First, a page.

Both the factory and the builder need to focus on their customer’s needs, working to create the healthiest company possible, one free of politics and confusion that choke off teamwork and innovation. Keep communications lines open. When you do these kinds of things, growth will occur naturally but only if it’s meant to be. You will be forced by your customers to grow your business.

However, some factories and builders simply aren’t meant to be bigger than they are. There is absolutely nothing wrong with that. These companies tend to be busy, happy and profitable without worrying about continued growth.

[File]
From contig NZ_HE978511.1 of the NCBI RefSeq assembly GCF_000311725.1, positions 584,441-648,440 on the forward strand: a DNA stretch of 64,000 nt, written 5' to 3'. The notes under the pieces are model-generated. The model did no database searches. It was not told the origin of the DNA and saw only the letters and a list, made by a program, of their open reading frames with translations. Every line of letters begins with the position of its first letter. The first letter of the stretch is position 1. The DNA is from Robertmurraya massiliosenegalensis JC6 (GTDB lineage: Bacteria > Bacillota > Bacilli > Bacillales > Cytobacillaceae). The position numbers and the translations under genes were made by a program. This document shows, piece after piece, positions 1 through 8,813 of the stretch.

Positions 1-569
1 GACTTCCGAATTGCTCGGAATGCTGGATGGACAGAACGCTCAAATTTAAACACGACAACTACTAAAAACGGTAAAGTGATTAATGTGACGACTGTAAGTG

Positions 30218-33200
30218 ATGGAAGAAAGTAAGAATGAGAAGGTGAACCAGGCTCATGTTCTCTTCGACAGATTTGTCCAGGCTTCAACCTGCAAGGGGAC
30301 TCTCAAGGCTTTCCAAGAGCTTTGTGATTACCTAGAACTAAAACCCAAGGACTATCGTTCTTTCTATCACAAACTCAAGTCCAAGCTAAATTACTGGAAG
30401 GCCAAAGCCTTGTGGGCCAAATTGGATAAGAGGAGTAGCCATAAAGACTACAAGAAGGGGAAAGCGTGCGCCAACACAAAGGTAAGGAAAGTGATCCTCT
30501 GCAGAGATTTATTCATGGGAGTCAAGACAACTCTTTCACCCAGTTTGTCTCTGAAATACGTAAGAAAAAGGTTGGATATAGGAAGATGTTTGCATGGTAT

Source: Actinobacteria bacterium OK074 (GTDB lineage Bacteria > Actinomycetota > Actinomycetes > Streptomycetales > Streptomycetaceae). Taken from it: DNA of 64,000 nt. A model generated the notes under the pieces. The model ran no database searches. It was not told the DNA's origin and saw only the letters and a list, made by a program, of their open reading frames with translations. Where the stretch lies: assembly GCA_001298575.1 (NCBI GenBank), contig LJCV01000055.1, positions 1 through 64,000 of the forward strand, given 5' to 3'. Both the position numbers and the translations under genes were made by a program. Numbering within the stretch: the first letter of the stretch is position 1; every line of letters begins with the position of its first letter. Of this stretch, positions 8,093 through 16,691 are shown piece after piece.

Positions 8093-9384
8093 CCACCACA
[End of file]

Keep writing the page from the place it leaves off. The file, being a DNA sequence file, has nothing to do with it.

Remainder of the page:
When you are forced to take the rabbit approach in the modular home industry by any means necessary, either because impatient owners are demanding immediate results or because of a changing market conditions, be careful you aren’t swallowed up by another company or worse, forced to close your doors. Be grateful you aren’t at one of those rabbit companies (and if you are, you deserve sympathy, not envy), because they are anything but role models.
I have been asked what I think of Excel Homes’ growth by acquiring All-American Homes, Mod-U-Kraf and most recently Keiser Homes in Maine. My answer is that because they have used the “turtle” approach to modular home manufacturing, they have been forced by their customers to continue to grow. Maybe the turtle should be Excel’s mascot?
I look around our industry and see a lot of turtles but there are some rabbits also. Only time will tell if any of those rabbits will ever win a race.



4 comments:

Anonymous said...